plants and animals

Birth of Silkhenge spider caught on camera for the first time

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Franz
Anthony

Editor and Artist
Beavers, bees, birds, it is known that many members of the animal kingdom build intricate structures as a part of their life cycle. But what about spiders?

In 2013, a researcher discovered this peculiar structure deep in the Tambopata National Reserve in southeastern Peru. This tiny tower, made of silken material, is circled by numerous pillars that resemble the mysterious Stonehenge of England. People then dubbed this structure “Silkhenge” and wondered what kind of creature would’ve created it.


Only six months later, in 2014, entomologists Phil Torres and Lary Reeves found the answer deep in the Amazonian jungle. Despite failing to catch any creature in the act of building this structure, from one of the tower he brought to the research center, emerged a tiny, translucent spider.


Their true identity, however, is still a mystery. The spider was too tiny to identify and the adult was nowhere to be found. DNA analysis simply confirmed that “it’s a spider” but not specific enough to classify it into any known families.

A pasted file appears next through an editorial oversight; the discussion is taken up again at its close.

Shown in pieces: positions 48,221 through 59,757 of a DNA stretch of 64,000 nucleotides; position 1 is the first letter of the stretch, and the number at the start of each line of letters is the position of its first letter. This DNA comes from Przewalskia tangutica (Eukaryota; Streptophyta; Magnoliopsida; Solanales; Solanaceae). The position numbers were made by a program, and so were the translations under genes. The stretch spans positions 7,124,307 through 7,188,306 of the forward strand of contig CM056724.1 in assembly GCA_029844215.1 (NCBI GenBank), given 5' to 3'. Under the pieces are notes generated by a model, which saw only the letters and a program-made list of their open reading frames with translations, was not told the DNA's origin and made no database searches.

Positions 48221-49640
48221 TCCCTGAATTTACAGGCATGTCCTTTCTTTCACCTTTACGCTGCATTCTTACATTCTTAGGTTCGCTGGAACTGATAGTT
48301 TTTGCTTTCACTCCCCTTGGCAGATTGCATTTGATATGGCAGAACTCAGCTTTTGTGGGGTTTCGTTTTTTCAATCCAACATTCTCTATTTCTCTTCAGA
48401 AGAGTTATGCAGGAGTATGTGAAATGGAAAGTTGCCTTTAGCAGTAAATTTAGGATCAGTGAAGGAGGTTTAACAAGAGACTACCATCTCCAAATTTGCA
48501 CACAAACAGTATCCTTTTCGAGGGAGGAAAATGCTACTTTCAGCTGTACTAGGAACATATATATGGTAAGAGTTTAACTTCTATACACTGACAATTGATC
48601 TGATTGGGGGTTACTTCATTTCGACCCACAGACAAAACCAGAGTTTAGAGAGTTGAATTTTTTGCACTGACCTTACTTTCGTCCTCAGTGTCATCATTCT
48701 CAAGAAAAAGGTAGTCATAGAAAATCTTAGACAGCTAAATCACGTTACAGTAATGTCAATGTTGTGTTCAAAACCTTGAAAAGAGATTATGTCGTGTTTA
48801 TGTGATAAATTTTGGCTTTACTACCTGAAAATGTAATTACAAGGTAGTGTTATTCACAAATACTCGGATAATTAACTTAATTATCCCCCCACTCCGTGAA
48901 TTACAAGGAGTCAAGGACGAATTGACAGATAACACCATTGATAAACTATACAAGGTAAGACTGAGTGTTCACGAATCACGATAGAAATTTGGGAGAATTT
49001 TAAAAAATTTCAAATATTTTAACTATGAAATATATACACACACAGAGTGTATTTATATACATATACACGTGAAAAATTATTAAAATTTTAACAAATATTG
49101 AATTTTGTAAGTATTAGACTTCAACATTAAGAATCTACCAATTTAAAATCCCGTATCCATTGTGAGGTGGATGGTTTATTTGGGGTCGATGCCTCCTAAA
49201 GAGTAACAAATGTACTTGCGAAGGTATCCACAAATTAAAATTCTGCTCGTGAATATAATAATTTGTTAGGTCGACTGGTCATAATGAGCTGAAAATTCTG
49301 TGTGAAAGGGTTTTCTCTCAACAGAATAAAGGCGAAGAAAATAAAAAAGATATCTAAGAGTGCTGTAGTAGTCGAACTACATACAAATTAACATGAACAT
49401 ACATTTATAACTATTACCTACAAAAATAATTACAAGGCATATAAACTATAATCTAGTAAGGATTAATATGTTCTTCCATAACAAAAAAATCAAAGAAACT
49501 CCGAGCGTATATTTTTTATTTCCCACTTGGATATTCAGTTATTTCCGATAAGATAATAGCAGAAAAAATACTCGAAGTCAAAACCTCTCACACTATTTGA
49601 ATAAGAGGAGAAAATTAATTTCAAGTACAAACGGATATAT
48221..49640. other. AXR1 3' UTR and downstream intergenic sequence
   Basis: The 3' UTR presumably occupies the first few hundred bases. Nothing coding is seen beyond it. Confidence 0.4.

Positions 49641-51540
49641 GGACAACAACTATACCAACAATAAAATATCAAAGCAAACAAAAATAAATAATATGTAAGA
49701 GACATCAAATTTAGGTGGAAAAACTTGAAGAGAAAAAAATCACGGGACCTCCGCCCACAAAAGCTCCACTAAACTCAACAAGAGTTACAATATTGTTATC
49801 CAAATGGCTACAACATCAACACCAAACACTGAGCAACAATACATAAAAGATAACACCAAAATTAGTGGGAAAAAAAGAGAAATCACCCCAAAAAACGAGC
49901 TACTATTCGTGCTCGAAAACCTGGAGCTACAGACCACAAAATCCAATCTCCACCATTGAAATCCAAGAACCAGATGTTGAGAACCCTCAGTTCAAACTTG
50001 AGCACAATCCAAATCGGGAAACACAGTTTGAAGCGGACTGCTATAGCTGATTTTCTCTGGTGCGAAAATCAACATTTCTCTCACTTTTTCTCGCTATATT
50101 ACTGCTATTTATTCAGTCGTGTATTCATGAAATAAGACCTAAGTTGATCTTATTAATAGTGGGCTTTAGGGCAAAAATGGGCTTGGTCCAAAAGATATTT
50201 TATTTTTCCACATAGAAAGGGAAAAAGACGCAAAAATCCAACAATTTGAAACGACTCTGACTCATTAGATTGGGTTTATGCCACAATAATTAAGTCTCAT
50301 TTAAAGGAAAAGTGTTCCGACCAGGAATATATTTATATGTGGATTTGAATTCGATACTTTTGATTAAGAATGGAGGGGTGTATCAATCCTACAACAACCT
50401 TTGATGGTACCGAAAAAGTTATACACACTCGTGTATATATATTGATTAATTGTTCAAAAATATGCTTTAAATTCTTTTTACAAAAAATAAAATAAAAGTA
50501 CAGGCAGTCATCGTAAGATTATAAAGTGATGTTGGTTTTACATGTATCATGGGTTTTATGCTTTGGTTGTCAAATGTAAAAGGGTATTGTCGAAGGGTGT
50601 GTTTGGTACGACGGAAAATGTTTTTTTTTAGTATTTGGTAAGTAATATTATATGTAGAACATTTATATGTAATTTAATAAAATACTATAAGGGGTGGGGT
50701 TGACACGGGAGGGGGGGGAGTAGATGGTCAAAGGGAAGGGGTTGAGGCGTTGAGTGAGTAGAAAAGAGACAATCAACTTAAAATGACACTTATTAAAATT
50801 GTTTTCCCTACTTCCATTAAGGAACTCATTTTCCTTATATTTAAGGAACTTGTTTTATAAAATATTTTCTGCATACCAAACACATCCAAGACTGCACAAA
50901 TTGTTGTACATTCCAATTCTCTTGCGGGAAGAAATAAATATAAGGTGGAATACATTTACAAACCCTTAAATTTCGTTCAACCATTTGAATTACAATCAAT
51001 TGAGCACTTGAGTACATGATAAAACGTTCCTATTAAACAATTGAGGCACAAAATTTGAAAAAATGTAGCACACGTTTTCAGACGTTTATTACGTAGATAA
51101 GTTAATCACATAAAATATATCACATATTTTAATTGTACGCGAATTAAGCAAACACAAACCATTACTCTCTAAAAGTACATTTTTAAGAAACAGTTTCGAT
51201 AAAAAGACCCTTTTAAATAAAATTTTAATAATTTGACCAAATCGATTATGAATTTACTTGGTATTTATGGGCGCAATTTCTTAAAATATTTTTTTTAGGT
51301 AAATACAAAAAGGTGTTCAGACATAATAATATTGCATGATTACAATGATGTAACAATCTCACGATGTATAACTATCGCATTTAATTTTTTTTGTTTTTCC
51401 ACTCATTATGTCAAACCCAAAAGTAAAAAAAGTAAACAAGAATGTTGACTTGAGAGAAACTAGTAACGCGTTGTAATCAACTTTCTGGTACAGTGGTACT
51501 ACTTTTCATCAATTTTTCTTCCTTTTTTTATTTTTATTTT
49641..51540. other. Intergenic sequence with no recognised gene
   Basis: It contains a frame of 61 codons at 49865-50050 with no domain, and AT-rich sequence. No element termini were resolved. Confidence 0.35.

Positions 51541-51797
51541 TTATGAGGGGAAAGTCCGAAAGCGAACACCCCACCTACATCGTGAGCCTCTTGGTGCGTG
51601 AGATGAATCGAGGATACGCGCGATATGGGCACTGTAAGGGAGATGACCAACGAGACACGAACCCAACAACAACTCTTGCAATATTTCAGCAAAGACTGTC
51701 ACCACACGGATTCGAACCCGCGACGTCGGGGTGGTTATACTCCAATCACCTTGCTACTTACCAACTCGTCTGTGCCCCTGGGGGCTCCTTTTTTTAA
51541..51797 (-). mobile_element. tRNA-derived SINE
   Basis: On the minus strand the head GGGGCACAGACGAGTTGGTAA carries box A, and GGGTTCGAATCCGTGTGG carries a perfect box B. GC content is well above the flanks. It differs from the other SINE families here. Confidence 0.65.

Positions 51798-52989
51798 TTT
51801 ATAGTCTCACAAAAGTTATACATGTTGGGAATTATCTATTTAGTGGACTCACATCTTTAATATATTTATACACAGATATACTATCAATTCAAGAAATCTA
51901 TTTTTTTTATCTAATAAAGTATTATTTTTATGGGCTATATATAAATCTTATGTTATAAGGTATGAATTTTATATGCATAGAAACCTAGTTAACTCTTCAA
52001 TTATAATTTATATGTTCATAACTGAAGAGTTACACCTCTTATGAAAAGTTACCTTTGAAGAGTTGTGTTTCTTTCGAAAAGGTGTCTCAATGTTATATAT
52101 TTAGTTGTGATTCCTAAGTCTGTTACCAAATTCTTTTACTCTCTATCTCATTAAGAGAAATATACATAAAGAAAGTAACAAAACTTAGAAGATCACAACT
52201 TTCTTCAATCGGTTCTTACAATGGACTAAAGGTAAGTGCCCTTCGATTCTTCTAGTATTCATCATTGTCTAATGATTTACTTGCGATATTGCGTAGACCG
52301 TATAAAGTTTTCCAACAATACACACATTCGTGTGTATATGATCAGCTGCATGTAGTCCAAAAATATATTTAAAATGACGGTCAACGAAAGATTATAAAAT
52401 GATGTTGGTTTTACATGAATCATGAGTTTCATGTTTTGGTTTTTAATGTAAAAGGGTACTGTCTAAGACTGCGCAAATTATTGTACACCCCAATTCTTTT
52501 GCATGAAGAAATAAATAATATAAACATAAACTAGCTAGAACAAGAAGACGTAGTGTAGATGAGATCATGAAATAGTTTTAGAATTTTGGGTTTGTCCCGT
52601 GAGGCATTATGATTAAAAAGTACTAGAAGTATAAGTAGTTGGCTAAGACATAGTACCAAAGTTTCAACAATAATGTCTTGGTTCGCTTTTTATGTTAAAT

In late 2015, however, Phil Torres and his colleague Aaron Pomerantz found themselves watching the spiders hatch from the tower in Ecuador. This discovery may suggest that the spiders are more widespread than usually thought, people simply have never connected them with these structures.


At the end of this video, researcher Aaron Pomerantz laid out the two possible scenarios: either it’s a completely new species, or a known species which was never recorded genetically. The duo then aimed to rear these spiderlings to adulthood, so that they can compare their anatomical features to better known spiders later on.


Right now, scientists are also still unsure why this spider would put that much extra effort, or what kind of dangers this tower would protect the spiderlings from. It’s likely that this intricate structure serves a very specific purpose, and these researchers are eager to figure it out.

Image Credit: Phil Torres

8e6ac47821297aeee8c843e680637dca

Franz
Anthony

Editor and Artist


http://sulc.us/llwsu
http://www.eartharchives.org/articles/birth-of-silkhenge-spider-caught-on-camera-for-the-first-time/